\begin{align} \lvert \Psi(t)\rangle&=\sum_{n=0}^{\infty}e^{-\frac{i}{\hbar}E_nt}\lvert n\rangle\langle n\rvert \Psi\rangle\\ &=\sum_{n=0}^{\infty}e^{-\frac{i}{\hbar}E_nt}\lvert n\rangle \int \langle n\rvert x\rangle \langle x\rvert \Psi\rangle \ dx \end{align}

Now, we define the wave function $\Psi(x)$ to be the state $\lvert \Psi \rangle$ expanded in the position basis. That is, $\Psi(x)\equiv\langle x \lvert \Psi \rangle$. It follows that $\psi_n(x)=\langle x\rvert n \rangle$. Therefore, since we desire $\Psi(x,t)$ we take $\langle x \rvert$ to both sides of the last equation to obtain

\begin{align} \Psi(x,t)=\langle x\rvert \Psi \rangle&=\sum_{n=0}^{\infty}e^{-\frac{i}{\hbar}E_nt}\langle x \lvert n\rangle \int \langle n\rvert x\rangle \langle x\rvert \Psi\rangle \ dx\\ &=\sum_{n=0}^{\infty}e^{-\frac{i}{\hbar}E_nt}\psi_n(x)\int \psi_n^*(x)\Psi(x,0) \ dx. \end{align}

We recognize that this is the familiar expansion of $\Psi(x,t)$ into energy eigenstates

\begin{align} \Psi(x,t)=\sum_{n=0}^{\infty}c_n \psi_n(x) e^{-\frac{i}{\hbar}E_n t} \end{align} where $c_n$ is given by

\begin{align} c_n=\int \psi_n^*(x)\Psi(x,0) \ dx. \end{align}

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This is a valid way to prove it, but you will notice that indeed if $\hat H = \hat H(t)$ then the integral is not $\hat H ~ t$ and in fact it is even possible that $\hat H(t + \delta t)$ does not commute with $\hat H(t)$ and therefore you need to be very careful with what this so-called "propagator" $$\hat U(T) = \exp\left[\frac{1}{i\hbar} \int_0^T dt~\hat H(t) \right]$$ even means. If you take $t_n = n T/N$ so $\delta t = T/N$ to approximate this time interval $t:0\to T$ then you want the time-ordered product,$$\hat U(T) = \lim_{N\to\infty} \exp\left[\frac{\delta t}{i\hbar} H(t_{N-1})\right]\exp\left[\frac{\delta t}{i\hbar} H(t_{N-2})\right]\dots\exp\left[\frac{\delta t}{i\hbar} H(t_{0})\right],$$and then once you've defined the propagator that way, you can always state that $$|\Psi(T)\rangle = \hat U(T) ~|\Psi(0)\rangle.$$So yes, you can certainly define this operator $\hat U$ and if the Hamiltonian is time-independent then it does indeed have the limit you've found, $e^{-i~\hat H~t/\hbar}$, and that can indeed be evaluated on $|\psi_n\rangle$ by replacing the $\hat H$ in the exponent by $E_n$. This last fact is just the infinite-dimensional analogue of the statement that the exponential of a diagonal matrix is, $$\exp[\operatorname{diag}(a_1, a_2, \dots)] = \operatorname{diag}(e^{a_1}, e^{a_2}, \dots).$$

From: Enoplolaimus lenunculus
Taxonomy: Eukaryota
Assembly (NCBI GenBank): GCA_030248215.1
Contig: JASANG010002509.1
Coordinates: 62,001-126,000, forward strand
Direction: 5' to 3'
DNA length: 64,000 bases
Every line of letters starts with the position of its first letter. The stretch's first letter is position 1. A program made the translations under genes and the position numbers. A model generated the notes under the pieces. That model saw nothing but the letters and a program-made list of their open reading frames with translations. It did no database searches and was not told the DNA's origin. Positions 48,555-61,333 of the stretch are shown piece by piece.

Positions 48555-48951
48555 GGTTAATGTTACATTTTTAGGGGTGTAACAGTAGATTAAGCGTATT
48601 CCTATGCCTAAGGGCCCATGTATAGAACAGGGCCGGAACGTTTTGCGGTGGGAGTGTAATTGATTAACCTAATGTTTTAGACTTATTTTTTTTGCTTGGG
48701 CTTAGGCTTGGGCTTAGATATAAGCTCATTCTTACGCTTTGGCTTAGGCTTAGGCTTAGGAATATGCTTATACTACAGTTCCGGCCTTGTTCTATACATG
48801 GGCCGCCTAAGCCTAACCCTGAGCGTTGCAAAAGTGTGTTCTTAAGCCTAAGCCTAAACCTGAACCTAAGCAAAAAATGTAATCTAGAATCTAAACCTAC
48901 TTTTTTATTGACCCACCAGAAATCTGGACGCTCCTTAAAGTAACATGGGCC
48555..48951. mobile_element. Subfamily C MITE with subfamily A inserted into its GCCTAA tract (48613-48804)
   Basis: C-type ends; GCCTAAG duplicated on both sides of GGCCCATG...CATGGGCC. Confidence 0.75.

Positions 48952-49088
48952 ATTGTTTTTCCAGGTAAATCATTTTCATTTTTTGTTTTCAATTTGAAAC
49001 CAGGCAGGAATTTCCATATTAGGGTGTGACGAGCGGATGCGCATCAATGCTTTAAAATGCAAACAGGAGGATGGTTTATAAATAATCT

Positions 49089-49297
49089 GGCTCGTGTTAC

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Also remember how you solved Schrodinger's equation. You began with an ansatz for the wave function namely that it was separable so $\Psi(x,t)=\psi(x)\phi(t) $. You then broke the PDE into two ODEs for time part you got $ \phi(t) = e^{-iEt} $. Therefore the solution is of the form $ \Psi(x,t)= \psi(x)e^{-iHt} $. So $ \sum_{n} \psi_n e^{-iE_nt} $ follows linear structure of Schrodinger's equation(linear superposition of solutions).